You know it too well too: our Filipino women go to Singapore to sell their talent and labor, becoming domestics to rich families even if our women were teachers, midwives, nurses, accountants, and other professionals.
Then this: it was in Changi prison where finally the whole country, even if it prayed for a miracle, had to admit in Christian resignation that it could not do something to stay the execution of Flor Contemplacion. You remember the poem you wrote: “The Contemplation of Flor” to honor her sacrifice.
We contemplated on our fates and fortunes—and we had only miseries after miseries—when on that day, she had to die that death.
And there was not any possibility for a proxy even if then Pres. Fidel Ramos pulled some strings but had to be diplomatically correct.
That execution was preordained to make us learn our lessons as a people—or so we said.
But we never learned.
As always, we glory in the fact that the economy is growing but we hide that ugly truth that it is growing because some families have to put in more sacrifices than those in the Palace, in the Senate, and in the House of Representatives.
You wonder: are there any OFWs—overseas Filipino workers—among the ranks of the “honorable” in the high places?
Of Cambodia, you remember that pianist of a young man whom you taught how to construct metaphors out of the ordinary experience in his haunted country.
The picture of that young man—a boy scout—you kept in your drawer including his card he sent from his country to say thank you for teaching him the meaning of senesthesia—that poetic movement of experience from feeling to mind, from emotion to intellect and which must be translated into images and words.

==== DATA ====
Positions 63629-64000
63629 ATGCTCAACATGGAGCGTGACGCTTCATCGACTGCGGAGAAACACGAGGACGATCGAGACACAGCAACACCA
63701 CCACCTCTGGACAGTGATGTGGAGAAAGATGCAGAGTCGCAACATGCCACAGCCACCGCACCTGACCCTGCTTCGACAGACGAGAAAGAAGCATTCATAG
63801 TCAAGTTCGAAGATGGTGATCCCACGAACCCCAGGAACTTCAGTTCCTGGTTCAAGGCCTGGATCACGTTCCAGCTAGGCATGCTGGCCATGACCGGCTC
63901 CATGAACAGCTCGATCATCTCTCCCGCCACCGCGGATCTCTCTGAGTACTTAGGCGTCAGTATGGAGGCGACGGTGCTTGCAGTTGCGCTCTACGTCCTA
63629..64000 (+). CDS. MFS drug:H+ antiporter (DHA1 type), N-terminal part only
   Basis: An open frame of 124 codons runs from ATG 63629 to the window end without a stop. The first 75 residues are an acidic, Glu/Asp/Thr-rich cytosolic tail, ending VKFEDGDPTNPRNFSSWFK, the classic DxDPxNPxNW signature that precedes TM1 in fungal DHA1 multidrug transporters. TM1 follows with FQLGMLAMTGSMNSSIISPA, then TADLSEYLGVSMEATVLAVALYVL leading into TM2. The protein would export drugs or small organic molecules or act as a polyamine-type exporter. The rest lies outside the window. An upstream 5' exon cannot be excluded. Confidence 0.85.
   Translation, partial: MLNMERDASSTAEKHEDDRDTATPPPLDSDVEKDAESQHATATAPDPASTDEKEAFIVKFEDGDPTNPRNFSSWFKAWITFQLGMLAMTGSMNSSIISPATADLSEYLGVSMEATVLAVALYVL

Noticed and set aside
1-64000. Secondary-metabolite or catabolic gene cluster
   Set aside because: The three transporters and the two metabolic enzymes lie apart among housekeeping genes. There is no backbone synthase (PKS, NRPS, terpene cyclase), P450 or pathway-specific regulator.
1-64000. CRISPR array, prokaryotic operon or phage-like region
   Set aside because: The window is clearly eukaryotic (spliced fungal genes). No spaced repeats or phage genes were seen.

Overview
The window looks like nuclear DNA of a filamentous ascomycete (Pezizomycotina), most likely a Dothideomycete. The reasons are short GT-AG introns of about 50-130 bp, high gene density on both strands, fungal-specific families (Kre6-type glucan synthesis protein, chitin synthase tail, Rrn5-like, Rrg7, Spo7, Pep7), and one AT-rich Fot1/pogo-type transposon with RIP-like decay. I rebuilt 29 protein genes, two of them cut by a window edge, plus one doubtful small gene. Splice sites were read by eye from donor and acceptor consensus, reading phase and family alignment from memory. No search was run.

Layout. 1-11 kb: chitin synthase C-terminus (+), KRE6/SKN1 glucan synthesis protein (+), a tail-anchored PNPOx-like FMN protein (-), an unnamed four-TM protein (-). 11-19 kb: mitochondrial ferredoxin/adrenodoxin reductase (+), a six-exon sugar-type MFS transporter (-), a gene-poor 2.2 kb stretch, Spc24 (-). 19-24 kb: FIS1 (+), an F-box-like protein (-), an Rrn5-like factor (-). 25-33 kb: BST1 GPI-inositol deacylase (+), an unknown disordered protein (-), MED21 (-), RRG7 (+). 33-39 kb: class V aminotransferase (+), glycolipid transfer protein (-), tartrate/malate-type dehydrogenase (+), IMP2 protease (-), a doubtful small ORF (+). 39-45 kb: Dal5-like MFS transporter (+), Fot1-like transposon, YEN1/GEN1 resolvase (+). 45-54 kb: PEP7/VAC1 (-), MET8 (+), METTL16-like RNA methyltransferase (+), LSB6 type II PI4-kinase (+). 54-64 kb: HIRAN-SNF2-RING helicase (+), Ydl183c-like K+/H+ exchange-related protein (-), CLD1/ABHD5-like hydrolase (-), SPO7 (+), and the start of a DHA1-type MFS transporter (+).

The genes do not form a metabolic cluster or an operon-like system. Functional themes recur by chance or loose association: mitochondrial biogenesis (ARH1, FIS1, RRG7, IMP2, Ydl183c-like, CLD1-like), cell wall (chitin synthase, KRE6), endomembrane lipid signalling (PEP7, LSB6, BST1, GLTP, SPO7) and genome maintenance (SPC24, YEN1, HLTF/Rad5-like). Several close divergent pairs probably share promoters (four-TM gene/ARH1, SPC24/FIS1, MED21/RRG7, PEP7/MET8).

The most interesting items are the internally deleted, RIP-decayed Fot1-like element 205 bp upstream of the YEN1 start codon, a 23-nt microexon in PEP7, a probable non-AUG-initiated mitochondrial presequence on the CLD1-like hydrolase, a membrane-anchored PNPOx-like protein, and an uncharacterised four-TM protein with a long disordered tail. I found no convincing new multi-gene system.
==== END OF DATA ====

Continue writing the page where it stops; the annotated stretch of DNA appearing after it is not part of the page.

You met this boy—and many others like him—in that international conference of boy and girl scouts in Asia. You taught them art—and you taught them how to go back to their people and draw from the experiences of their people the substance of their poems.
But you felt just the same: that the boy scout and the many others joining that conference were the children of the elite, those who had the means, those who had the gifts because they had the means to develop those gifts.
You looked for the other faces—the faceless in the paddies of Cambodia, the same faceless in the paddies in the Philippines.
You looked for the nameless—the nameless in the history Cambodia’s conflicts and struggles for survival, the same nameless that you had in the Philippines as it struggled to liberate itself from the clutches of the political and economic elites, those who were making it sure that the poor would always be poor so that there would be some people left to serve them.
The pianist dreamed of composing a Chopin for his suffering people. Or a Lizst?
(To be continued).
Pub, INQ, V1N23, Dec 2005